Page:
Chapter #1

William of Maleval and William the Hermit: two names, one person

William of Maleval, now the patron saint of Castiglione della Pescaia and known as William the Hermit, was born in France to a wealthy ducal family of Aquitaine between the 10th and 11th centuries AD. He never wrote a biography or a journal of his deeds, so any information we have about his life comes to us from his first disciple, Albert. William was a knight of his time, to whom life had placed two choices before him: that of following an immoral and unruly life and that of following common morality and the good. Willem chose the first.

Chapter #2

William and the condemnation of excommunication

It was precisely this life that drew upon him the wrath of the Catholic Church, which led to his excommunication. We do not have much information about these frictions with the Church of Rome: certainly, a knight with a dissolute life would have been nothing new in the early Middle Ages; therefore, the excommunication must have concerned very important political issues about which, unfortunately, we have no certain information. He could have supported antipope Anacletus II, also endorsed by influential Bernard of Clairvaux, that is the one who brought William closer to religion.

Chapter #3

Towards redemption

The excommunication fell on William’s head like an axe: being banished by the religious world at the time had religious and political significance of immense power. It was exactly when he found himself excluded from the religious community that Willem started the path that would have led him to holiness. He undertook the three main pilgrimages: Santiago de Compostela, Rome and Jerusalem; and after he withdrew as a hermit in the Tuscan countryside, precisely in Malavalle (Maleval), in Castiglione della Pescaia.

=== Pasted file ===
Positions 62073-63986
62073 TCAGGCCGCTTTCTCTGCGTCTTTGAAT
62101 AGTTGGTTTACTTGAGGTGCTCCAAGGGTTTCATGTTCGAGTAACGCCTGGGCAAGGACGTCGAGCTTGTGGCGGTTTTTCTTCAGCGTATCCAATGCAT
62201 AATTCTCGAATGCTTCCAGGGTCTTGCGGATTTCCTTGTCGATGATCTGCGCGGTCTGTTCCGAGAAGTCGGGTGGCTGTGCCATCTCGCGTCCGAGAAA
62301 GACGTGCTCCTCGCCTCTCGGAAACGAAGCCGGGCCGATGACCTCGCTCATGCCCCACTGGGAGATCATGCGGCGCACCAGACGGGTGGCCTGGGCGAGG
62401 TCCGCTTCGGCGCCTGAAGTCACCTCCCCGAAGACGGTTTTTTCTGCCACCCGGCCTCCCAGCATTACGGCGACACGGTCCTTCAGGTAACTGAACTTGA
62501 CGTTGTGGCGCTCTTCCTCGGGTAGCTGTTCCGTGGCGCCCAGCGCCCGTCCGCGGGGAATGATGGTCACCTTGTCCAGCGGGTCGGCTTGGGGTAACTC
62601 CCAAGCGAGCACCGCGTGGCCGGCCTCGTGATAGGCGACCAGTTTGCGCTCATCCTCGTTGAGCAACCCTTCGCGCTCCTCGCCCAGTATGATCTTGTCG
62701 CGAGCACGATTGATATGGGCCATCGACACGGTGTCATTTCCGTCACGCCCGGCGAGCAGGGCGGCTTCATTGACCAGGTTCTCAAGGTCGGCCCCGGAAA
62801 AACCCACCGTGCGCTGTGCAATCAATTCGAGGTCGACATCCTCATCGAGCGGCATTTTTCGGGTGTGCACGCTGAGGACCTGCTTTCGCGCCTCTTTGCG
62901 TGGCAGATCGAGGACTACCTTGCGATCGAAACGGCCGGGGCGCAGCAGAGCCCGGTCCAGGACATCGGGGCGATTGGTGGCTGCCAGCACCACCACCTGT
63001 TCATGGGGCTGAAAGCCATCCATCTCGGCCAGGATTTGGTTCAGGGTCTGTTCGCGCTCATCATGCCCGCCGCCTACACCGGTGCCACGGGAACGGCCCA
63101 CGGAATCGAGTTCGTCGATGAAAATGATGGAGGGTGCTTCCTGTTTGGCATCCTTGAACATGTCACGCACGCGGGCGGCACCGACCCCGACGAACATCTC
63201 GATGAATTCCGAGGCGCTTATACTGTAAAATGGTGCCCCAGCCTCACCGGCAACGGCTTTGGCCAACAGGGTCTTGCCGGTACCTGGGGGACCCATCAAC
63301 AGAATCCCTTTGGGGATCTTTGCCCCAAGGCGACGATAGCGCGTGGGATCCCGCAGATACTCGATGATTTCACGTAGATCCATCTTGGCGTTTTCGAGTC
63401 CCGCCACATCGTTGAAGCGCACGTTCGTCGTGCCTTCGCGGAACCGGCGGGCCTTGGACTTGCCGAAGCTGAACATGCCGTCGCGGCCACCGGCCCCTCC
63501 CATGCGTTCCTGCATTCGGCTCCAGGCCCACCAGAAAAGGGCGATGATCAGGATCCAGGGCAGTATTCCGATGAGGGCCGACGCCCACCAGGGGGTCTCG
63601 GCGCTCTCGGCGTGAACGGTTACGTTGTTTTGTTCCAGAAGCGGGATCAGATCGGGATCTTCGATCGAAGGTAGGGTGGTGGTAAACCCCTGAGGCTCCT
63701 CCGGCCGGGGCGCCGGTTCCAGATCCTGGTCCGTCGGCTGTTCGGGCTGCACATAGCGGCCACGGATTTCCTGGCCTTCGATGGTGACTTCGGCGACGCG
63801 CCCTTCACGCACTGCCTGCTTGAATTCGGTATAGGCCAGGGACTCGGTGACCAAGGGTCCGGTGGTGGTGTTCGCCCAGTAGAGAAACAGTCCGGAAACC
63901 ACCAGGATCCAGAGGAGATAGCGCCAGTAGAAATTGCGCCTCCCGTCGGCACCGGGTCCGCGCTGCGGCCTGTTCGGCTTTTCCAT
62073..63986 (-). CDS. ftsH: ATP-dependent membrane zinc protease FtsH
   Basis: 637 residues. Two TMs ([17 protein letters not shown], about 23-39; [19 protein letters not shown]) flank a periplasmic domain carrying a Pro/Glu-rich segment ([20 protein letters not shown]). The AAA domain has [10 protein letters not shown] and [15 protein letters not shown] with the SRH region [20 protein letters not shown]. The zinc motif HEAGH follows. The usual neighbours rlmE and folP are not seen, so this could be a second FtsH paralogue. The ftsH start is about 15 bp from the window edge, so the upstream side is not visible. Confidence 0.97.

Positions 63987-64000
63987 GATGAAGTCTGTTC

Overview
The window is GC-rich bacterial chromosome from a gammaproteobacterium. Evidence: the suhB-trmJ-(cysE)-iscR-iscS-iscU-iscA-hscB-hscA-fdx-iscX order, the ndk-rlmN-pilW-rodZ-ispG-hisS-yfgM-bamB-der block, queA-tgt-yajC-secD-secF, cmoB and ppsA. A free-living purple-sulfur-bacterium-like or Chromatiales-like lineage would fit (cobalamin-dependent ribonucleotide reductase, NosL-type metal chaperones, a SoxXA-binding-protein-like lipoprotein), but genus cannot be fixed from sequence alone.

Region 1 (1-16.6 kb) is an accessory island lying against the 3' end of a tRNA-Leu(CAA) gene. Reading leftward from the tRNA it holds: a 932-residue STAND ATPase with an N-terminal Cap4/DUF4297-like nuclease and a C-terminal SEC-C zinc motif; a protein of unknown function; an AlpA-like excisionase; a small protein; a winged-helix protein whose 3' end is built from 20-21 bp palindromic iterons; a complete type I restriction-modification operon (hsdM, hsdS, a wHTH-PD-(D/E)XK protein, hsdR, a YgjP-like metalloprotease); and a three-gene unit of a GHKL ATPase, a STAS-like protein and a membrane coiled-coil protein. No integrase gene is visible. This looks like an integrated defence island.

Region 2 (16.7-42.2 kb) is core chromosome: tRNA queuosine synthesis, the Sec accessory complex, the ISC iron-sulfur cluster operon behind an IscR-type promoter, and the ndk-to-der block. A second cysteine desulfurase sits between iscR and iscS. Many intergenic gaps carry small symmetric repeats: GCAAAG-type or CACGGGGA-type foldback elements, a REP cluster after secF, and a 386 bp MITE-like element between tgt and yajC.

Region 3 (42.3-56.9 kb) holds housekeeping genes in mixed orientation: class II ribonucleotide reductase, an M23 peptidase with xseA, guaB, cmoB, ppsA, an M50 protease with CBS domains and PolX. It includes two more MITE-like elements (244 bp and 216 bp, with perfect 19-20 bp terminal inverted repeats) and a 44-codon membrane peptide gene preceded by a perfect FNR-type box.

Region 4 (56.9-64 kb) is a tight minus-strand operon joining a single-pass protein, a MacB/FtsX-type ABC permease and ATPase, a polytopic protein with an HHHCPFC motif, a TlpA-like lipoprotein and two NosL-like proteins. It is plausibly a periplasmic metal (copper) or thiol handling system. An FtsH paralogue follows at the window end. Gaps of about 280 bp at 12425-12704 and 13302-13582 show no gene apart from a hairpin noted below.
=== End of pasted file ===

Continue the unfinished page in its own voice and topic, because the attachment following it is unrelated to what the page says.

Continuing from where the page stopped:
Chapter #4

The fight with the dragon

Once in Castiglione della Pescaia, biography and popular legends are inextricably intertwined since Willem would have found inside a cave a dragon that had long haunted those places. The fight with the dragon was conducted in the name and according to the will of God: after making the sign of the cross, the saint killed the dragon with a touch of a stick and freed the territory of Castiglione and all its inhabitants from the terror.

Chapter #5

The monastery, the religious life and the holiness

L'Eremo di San Guglielmo a Castiglione della Pescaia
L'Eremo di San Guglielmo a Castiglione della Pescaia
L'Eremo di San Guglielmo a Castiglione della Pescaia

Saint Willem undertook in Maleval the strictest asceticism: he dedicated the last years of his life to silence, prayer and penitence for the life lived. He did not find, indeed, any religious order and did not write any rule, but welcomed only a disciple: Albert, who then transmitted his deeds. It was Albert himself who transcribed the teachings of Willem and set the Willem Rule. The rule of the order of Saint Willem was approved later, in 1211 by Pope Innocent III and the cult soon spread throughout much of Tuscany, the Marche and Lazio. 19 years later, in 1230, in the place of burial of Saint Willem in Maleval, a monastic complex, which is still possible to admire today, was built.